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Study from Finland: Women are 3 Times More Likely to Die after an Abortion; CDC Admits Its Abortion & Childbirth Mortality Statistics are Not Comparable; New Findings May Change How Roe v. Wade is Applied

Unborn Babies Cry in the Womb, New Zealand Researchers Show

British Favor Placing Further Limits on Late-Term Abortions

Chinese Police Seize A Blind Activist Promoting Legal Action Against Forced Sterilization and Abortion

Ayotte Abortion Case

Abortion Centers Hiding Statutory Rape?

OH Parental Consent for Abortion Law Found Constitutional…

STUDY: WOMEN ARE THREE TIMES MORE LIKELY TO DIE AFTER AN ABORTION: CDC Admits Its Abortion & Childbirth Mortality Statistics Are Not Comparable; New Findings May Change How Roe v Wade is Applied –International health experts have published a new study disclosing that 94 percent of maternal deaths associated with abortion are not identifiable from death certificates alone. Proper tracking of pregnancy associated deaths, they report, requires the linking of death certificates to the deceased women's medical records. Only in this way, they conclude, can accurate information about recent pregnancies be determined–information that is frequently missing from death certificates and autopsies.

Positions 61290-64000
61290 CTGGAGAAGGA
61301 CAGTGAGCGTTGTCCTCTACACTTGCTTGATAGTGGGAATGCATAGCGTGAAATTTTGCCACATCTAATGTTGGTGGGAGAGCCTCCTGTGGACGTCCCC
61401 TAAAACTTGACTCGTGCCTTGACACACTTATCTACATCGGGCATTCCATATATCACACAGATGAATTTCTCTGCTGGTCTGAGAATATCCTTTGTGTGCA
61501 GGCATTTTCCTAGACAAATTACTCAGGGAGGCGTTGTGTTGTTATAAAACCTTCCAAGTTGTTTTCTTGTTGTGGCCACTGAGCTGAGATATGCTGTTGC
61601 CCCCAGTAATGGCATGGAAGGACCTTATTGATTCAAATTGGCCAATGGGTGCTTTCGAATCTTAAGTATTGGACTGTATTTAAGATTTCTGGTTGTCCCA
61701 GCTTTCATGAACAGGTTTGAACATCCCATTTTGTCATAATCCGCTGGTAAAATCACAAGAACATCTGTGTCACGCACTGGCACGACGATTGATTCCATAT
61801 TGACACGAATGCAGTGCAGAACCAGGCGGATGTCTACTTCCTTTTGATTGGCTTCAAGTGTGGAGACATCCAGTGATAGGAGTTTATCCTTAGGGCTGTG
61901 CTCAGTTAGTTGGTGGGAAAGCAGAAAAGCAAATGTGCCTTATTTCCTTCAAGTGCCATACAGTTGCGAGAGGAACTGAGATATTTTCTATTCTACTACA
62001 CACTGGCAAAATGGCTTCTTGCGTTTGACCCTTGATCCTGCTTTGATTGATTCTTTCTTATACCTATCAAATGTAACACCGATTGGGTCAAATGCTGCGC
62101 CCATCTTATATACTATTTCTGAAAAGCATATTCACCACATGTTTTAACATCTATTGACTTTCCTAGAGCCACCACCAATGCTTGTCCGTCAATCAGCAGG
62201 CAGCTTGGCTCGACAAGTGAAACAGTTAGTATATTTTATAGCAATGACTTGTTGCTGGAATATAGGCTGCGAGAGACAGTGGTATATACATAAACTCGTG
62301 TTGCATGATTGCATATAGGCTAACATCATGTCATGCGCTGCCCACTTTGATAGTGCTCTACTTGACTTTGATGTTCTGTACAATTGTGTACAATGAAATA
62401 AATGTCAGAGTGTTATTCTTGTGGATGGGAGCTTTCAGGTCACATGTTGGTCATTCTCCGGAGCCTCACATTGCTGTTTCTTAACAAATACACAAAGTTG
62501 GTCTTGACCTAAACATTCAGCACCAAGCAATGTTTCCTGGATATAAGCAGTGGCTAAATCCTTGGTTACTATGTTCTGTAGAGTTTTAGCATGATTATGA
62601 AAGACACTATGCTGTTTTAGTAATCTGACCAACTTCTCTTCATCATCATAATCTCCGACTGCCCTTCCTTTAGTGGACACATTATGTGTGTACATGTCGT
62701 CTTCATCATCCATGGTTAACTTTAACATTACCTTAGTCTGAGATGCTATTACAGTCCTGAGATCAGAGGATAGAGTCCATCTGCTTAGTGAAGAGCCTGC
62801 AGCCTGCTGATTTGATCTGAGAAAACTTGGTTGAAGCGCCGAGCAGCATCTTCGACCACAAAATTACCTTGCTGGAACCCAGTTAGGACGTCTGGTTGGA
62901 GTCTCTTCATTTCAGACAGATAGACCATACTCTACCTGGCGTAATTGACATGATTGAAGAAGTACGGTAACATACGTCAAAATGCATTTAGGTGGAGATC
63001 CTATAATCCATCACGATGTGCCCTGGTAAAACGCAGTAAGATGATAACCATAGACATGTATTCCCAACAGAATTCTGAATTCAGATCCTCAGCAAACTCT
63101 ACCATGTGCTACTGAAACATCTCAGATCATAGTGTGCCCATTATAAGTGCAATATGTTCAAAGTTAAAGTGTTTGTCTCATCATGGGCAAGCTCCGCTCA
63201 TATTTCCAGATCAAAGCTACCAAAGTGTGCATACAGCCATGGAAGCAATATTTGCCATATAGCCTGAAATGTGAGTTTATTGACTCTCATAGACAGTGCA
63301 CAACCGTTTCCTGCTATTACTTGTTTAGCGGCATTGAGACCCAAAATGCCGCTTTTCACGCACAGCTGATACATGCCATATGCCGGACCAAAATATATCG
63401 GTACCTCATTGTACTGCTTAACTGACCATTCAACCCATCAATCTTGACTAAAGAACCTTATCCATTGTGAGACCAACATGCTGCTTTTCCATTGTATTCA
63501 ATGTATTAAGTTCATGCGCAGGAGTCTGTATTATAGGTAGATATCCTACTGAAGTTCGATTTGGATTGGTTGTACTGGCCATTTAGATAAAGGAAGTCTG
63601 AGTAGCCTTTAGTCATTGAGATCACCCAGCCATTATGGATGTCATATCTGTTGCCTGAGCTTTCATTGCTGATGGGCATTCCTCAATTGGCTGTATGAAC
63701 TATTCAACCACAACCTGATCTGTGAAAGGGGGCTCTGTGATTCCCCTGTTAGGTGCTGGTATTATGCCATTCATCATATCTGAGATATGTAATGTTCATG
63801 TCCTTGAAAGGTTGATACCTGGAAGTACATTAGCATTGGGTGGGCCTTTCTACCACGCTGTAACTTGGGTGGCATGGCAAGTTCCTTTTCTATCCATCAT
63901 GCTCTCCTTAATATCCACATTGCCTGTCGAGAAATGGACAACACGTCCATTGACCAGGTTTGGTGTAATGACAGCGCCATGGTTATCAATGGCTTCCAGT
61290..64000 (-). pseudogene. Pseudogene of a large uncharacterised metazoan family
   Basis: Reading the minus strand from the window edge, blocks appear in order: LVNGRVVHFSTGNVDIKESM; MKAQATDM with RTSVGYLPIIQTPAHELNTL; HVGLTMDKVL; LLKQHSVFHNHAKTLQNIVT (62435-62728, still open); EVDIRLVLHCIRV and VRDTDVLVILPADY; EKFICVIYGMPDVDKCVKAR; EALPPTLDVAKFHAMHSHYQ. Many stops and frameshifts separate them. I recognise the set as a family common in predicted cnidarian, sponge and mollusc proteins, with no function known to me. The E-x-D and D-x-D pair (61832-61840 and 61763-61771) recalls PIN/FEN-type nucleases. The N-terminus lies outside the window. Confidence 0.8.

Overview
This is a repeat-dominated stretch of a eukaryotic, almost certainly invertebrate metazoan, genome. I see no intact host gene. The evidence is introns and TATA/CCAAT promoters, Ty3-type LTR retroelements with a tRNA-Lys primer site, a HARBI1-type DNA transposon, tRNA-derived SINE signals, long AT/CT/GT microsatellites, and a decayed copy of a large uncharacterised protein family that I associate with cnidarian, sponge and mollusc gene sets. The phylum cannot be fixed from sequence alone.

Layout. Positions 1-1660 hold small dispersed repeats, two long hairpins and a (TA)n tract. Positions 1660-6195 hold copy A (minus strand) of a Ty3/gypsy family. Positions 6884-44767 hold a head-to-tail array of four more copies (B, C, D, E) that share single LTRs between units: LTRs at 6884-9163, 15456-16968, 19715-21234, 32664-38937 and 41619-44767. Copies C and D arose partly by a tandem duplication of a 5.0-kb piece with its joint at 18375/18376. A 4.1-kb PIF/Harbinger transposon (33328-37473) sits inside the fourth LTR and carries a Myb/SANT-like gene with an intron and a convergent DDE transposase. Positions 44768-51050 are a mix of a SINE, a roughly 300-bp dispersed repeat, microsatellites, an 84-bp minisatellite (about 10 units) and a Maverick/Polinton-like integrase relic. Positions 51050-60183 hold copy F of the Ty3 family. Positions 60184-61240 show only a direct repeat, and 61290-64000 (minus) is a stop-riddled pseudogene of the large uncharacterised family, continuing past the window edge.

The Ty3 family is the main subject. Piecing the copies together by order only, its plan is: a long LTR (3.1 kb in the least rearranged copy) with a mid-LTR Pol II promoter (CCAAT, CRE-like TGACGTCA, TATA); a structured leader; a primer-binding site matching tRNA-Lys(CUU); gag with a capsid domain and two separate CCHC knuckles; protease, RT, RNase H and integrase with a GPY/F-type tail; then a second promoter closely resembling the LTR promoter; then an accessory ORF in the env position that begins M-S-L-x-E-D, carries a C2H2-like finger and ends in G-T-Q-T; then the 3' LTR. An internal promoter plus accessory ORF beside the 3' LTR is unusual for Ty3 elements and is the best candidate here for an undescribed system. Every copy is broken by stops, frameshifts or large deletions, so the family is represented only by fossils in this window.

The study, completed by researchers from the National Research and Development Center for Welfare and Health in Finland, shows that the long held presumption that abortion is associated with fewer deaths than childbirth does not hold up once the pregnancy history of women is actually investigated using record linkage.